Sam Schulman

What’s the big deal, Naomi?

Harold Bloom <em>kissed</em> me

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Naomi Wolf has eased the burden of silence she has been carrying for over 20 years. In New York magazine she reveals that one evening after a dinner party, when she was a Yale undergraduate, Professor Harold Bloom of Yale placed his ‘heavy, boneless hand hot’ on her thigh. After she repelled the advance, if it was an advance, Mr Bloom took his bottle, proclaimed his innocence — or so I take it — by saying ‘You are a deeply troubled girl’, and left.

But for me, it awakened a more intimate memory. I was 27, a postgraduate student at Yale in my last term, and then, as now, a man. Unlike Naomi Wolf, I needed nothing from Prof. Bloom. I was destined for a first teaching job at Boston University. I even had an official appointment at Yale (in Yale’s exquisitely calibrated taxonomy of humiliation) as Part-Time Acting Assistant Instructor of English.

One day, walking along Temple Street, I saw Harold ambling towards me. Taken aback, I acted on instinct — and resorted to flattery. I had heard him give a wonderful lecture at a conference on Gnostic religion a week earlier. The audience was composed primarily of scholars, but there were a few disconcerting figures in the audience who looked as if they were Magus figures escaped from the pages of an Iris Murdoch novel.

I told him that I thought his lecture was beautiful. He stopped, and regarded me with his soft, yearning eyes. ‘My dear,’ he said, ‘what a lovely thing to tell an old and tired man.’ He was 47. ‘Here — let me kiss you.’ And he stepped forward, put his arms around me, pulled me to his then ample bosom, and kissed me on the mouth.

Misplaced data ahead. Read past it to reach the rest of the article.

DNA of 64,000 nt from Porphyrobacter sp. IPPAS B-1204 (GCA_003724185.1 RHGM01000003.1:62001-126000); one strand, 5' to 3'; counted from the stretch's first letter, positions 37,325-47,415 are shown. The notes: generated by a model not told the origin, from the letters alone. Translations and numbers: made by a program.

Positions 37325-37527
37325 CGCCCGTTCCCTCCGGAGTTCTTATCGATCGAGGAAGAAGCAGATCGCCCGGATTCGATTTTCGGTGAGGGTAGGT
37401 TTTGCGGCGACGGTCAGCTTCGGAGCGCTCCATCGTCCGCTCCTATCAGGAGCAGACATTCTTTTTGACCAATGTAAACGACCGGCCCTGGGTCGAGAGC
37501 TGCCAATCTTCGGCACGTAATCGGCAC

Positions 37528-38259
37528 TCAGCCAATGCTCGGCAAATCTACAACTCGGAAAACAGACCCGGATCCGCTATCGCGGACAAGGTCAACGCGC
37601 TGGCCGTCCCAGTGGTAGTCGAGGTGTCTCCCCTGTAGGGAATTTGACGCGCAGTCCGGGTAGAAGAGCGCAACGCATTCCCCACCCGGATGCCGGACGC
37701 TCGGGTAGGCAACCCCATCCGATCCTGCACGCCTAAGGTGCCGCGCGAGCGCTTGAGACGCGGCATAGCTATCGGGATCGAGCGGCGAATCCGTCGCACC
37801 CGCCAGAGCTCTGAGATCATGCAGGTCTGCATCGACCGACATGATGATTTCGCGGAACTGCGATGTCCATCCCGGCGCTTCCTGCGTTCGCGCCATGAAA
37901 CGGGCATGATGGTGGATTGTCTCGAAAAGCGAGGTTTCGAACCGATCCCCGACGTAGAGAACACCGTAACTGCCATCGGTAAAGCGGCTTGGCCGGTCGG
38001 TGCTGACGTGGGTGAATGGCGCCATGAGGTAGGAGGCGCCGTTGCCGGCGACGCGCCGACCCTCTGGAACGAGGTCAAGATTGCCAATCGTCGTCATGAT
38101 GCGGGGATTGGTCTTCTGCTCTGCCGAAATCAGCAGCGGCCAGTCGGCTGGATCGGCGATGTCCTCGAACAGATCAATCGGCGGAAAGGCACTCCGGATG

His lips, I remember, were full. They were rather chapped with the dryness of American houses in winter, even though spring had arrived. His kiss was decisive, tender, historic — a flag planted upon new territory.

What did it mean? My personal beauty was then at its peak. My locks were golden and curly. My figure was slender — it had not been bowed and thickened with the effort of pushing too many children in strollers in too many cities. I must have been hard to resist.

And what of Professor Bloom? He was a man of vast passion. A bottle of wine was enough to make him frisky. He enjoyed my beauty, yes, but then he enjoyed everything. I remember a moment in a seminar when, about to teach Tennyson’s poem ‘Mariana’, he gazed at the reproduction of Millais’s picture with its back view of the discontented heroine. ‘I knew Mariana was supposed to be attractive,’ Harold mused, ‘but I had no conception that she was so deliciously broad in the beam.’

As for Naomi Wolf, she says that in 1983 Harold Bloom was one of Yale’s most illustrious professors. He wasn’t then so regarded. He was famous. But in 1983, when Yale was the American capital of post-structuralist literary theory, Bloom’s teaching — which celebrated genius and the transforming power of literature — was unpopular, despised and regarded as passé.

Was there a pattern of abuse of women — and has Wolf’s agonised silence over the years caused suffering to other young women she fancies she could have protected? She has found people to tell her that Bloom had a reputation for being flirtatious. Women have told her the following tales: one was groped under the table; one had willing sex with her teacher; one may actually have been raped — although she refused to press criminal charges. All of these stories are deplorable. None of these teachers was Harold Bloom.

Naomi Wolf does not say that if she had made an official statement at the time, Bloom would have had a chance to defend himself and tell his side of the story — and Wolf would have had to listen to it.

As for me, why do I tell this story now? Is it because I have long since lost what once drew Harold to take me in his arms?